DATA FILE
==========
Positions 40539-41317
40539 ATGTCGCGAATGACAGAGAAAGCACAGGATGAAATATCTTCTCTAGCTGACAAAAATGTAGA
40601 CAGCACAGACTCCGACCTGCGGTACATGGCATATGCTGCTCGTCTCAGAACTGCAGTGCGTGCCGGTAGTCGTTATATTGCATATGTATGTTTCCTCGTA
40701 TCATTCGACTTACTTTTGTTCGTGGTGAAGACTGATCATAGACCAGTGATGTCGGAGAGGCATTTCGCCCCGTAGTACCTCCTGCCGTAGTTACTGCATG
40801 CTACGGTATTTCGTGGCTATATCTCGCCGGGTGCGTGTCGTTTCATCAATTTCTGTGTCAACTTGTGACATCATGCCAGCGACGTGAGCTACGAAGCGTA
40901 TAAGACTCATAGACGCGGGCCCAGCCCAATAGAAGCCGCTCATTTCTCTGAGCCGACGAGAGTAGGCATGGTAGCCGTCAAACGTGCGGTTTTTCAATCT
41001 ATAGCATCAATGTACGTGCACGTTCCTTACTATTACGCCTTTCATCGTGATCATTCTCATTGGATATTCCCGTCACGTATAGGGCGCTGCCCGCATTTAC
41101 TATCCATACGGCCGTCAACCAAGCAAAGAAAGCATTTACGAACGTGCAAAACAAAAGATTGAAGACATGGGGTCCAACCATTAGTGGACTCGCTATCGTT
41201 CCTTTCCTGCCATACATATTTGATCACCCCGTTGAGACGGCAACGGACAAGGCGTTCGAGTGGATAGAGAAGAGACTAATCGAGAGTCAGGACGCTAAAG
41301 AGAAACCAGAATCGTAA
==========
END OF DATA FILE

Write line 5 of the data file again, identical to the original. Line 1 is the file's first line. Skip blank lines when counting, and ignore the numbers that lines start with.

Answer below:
40801 CTACGGTATTTCGTGGCTATATCTCGCCGGGTGCGTGTCGTTTCATCAATTTCTGTGTCAACTTGTGACATCATGCCAGCGACGTGAGCTACGAAGCGTA